Right now, we know of self-driving cars to be a mostly Google and American endeavor. While European firms and regulators are turning their attention to the technology with increased fervor as well, it looks as though it could be the Chinese that sees self-driving cars go mainstream before anywhere else. Just as we saw with the likes of WiFi and 4G, new technology needs to be regulated and to some extent, controlled, in order to make sure that the new technology works as intended and so on. To that end, it appears as though China might have the upper hand when it comes to regulating self-driving cars, and thus enabling firms and car makers to get on with the work needed to get such vehicles onto the road.
A draft of a roadmap detailing the deployment of self-driving cars could be completed as early as this year, allowing regulators in the country to get to work on implementing something concrete into law much sooner than many would have expected. Li Keqiang, a professor of automotive engineering at the Tsinghua Unversity chairs the committee responsible for the draft, which is itself backed by the Ministry of Industry and Information Technology. It's clear that the Chinese government is looking ahead to the future of the car and possible uses for autonomous vehicles. Delivery trucks, for example, are one type of vehicle that would benefit from being self-driving and help boost the economy, as a lot of shopping in China is done online and then delivered locally, rather than handed over to a third-party delivery firm.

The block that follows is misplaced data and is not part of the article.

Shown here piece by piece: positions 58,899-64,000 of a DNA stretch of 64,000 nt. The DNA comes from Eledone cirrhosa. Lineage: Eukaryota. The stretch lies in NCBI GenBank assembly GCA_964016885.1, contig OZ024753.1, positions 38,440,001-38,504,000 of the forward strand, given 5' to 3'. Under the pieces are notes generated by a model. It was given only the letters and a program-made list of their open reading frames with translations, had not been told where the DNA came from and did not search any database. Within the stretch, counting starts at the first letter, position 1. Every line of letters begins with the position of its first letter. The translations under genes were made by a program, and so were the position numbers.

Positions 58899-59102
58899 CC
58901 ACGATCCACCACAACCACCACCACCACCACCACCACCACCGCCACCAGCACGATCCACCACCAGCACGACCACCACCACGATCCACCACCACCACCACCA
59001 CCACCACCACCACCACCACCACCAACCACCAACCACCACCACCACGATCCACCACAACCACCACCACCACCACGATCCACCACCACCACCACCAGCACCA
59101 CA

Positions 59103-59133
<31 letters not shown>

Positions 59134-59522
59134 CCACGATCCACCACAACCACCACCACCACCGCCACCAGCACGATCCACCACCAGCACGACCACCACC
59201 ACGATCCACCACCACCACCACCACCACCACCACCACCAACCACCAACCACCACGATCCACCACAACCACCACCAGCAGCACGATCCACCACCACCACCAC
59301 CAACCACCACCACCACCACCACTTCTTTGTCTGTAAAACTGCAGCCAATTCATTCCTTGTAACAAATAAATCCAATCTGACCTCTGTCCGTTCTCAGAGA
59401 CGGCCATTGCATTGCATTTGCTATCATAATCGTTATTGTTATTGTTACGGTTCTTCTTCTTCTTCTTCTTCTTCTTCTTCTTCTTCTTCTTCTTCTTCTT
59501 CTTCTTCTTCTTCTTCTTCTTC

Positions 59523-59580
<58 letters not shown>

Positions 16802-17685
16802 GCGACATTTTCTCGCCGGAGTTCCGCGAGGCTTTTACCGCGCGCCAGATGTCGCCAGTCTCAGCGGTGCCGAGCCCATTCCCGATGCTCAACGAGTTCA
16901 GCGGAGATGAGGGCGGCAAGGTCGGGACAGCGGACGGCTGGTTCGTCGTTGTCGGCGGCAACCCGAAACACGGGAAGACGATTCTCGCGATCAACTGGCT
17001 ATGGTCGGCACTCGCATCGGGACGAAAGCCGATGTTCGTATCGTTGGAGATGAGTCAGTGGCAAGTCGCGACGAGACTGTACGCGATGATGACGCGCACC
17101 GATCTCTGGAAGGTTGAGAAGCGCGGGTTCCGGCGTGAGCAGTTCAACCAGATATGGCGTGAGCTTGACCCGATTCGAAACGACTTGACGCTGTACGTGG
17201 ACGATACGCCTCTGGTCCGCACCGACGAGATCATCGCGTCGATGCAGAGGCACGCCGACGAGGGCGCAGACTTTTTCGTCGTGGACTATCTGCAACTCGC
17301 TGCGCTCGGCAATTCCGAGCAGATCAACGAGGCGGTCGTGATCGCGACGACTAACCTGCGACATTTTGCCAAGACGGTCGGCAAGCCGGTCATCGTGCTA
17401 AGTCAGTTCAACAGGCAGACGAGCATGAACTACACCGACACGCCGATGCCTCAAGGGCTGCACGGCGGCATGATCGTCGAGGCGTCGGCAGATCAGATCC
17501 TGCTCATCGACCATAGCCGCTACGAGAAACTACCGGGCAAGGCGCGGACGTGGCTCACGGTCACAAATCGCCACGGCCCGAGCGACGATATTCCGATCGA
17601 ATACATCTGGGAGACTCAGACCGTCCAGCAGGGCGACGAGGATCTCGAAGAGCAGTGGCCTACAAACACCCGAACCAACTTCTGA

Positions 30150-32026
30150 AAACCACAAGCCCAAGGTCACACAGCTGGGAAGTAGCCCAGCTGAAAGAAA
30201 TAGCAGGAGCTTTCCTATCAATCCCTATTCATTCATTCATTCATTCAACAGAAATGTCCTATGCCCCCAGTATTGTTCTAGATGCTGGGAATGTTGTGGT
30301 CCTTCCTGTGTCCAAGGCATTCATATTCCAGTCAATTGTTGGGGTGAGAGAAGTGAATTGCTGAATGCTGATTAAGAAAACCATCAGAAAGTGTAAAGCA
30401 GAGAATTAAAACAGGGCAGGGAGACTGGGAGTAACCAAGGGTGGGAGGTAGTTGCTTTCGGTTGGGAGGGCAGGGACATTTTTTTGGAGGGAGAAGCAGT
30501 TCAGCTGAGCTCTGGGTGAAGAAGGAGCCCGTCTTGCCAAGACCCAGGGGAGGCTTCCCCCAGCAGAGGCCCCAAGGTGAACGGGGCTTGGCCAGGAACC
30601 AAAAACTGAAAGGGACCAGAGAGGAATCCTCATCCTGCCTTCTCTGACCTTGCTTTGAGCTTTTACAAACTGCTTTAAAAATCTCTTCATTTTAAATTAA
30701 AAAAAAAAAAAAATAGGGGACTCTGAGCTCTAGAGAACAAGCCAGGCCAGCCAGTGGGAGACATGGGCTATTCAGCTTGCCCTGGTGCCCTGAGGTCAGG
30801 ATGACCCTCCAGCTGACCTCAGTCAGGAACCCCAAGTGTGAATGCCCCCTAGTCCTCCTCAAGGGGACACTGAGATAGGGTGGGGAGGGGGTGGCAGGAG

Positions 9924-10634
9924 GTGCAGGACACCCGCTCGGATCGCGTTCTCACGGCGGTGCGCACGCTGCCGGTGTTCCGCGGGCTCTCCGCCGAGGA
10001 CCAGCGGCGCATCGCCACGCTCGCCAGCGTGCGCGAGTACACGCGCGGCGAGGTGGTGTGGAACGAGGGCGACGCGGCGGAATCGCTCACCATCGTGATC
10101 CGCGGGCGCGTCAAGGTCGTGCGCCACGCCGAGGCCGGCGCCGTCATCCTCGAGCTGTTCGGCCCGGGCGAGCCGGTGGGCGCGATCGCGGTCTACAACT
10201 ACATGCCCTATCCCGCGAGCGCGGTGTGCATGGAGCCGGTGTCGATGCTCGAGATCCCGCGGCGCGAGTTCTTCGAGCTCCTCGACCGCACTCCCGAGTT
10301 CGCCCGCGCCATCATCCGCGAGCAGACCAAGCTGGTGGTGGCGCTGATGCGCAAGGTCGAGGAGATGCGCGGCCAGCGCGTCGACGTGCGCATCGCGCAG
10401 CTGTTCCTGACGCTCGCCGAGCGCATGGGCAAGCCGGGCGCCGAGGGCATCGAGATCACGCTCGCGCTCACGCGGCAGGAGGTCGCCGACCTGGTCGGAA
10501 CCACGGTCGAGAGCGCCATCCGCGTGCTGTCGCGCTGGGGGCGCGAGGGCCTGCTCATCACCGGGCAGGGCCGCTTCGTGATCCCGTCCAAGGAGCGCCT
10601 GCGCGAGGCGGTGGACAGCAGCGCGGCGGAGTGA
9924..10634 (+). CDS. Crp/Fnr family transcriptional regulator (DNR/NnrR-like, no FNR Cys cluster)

This is one area that China's rigid governmental structure can help, as the United States sees individual laws for each state concerning driving and road laws, whereas the Chinese government can make one decision that applies to all. Whether or not the Chinese government will make such a move is still unclear, but as the completion of said draft grows nearer, eyes from the US and Europe will be on China to see what kind of moves they make next and could perhaps provide leverage for companies like Google and Tesla to use in making their case relaxing regulation on self-driving cars.